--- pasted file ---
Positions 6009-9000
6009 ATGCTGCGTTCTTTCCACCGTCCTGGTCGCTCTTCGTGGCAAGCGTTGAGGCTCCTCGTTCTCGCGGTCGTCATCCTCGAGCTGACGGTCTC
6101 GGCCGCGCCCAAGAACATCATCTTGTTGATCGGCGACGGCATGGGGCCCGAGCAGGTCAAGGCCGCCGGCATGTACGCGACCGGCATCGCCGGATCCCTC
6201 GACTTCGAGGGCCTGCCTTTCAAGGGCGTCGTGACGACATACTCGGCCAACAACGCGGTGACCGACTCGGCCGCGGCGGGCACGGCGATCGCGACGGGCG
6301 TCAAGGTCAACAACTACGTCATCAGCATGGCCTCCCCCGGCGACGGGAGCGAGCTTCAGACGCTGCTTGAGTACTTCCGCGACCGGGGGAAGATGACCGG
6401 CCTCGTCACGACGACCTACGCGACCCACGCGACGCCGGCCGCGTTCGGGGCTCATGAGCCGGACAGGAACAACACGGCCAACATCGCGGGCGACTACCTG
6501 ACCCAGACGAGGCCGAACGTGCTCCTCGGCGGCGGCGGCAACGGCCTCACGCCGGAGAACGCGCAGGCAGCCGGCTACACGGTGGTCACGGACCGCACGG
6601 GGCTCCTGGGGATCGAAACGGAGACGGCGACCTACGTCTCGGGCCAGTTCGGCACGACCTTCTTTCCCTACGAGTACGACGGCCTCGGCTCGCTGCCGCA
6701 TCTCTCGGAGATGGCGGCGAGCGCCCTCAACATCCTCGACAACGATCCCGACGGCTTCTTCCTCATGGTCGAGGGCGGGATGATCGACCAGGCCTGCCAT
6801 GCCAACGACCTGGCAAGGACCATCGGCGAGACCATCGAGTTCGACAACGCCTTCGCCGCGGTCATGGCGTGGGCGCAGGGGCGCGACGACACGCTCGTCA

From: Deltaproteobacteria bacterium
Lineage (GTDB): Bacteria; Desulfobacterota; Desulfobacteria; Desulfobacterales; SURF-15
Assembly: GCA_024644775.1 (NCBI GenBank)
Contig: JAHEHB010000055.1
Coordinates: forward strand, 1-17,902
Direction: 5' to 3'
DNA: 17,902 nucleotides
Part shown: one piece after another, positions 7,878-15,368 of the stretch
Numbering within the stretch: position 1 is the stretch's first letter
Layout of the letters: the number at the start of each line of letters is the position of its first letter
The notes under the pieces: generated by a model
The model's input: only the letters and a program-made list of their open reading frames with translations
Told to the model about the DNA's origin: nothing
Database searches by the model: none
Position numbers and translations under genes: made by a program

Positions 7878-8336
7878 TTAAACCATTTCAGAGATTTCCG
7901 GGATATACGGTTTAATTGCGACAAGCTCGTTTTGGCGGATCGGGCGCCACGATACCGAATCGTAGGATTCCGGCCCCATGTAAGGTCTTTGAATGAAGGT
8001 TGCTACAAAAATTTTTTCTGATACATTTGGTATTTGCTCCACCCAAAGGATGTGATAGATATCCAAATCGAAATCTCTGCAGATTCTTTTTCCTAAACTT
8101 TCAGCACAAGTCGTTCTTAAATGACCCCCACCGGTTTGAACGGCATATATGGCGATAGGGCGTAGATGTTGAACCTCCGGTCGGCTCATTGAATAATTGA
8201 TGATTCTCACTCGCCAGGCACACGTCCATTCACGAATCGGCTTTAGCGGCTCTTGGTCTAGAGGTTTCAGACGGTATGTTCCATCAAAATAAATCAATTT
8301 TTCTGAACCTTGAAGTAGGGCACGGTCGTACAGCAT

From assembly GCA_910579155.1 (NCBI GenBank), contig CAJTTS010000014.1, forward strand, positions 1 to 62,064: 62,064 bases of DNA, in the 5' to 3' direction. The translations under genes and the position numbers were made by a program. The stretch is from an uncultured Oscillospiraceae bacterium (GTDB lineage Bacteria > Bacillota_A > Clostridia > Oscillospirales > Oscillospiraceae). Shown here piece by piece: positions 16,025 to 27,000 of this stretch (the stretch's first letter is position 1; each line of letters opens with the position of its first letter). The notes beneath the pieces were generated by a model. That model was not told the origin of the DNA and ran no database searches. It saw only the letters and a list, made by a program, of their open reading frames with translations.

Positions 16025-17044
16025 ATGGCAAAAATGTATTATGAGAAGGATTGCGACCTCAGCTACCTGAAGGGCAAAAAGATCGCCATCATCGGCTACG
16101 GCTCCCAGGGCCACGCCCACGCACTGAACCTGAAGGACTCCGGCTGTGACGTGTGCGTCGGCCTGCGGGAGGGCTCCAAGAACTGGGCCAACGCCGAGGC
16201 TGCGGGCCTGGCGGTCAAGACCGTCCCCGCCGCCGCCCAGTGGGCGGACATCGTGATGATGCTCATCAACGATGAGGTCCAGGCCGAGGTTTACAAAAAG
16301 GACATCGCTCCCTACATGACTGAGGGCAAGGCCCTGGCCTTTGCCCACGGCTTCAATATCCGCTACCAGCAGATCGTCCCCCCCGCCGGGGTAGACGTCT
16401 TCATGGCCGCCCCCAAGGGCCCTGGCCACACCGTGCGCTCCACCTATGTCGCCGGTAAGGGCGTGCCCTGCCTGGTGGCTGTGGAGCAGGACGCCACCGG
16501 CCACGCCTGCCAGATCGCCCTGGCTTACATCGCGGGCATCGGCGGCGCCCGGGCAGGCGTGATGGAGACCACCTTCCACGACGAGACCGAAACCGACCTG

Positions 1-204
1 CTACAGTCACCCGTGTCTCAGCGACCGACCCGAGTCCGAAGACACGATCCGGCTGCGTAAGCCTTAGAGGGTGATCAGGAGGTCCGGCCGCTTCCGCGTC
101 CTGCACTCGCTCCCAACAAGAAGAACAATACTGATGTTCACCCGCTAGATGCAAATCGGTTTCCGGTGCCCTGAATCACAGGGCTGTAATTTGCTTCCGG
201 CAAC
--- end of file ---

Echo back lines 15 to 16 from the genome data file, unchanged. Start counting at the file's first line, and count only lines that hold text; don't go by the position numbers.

Coordinates: forward strand, 1-17,902
Direction: 5' to 3'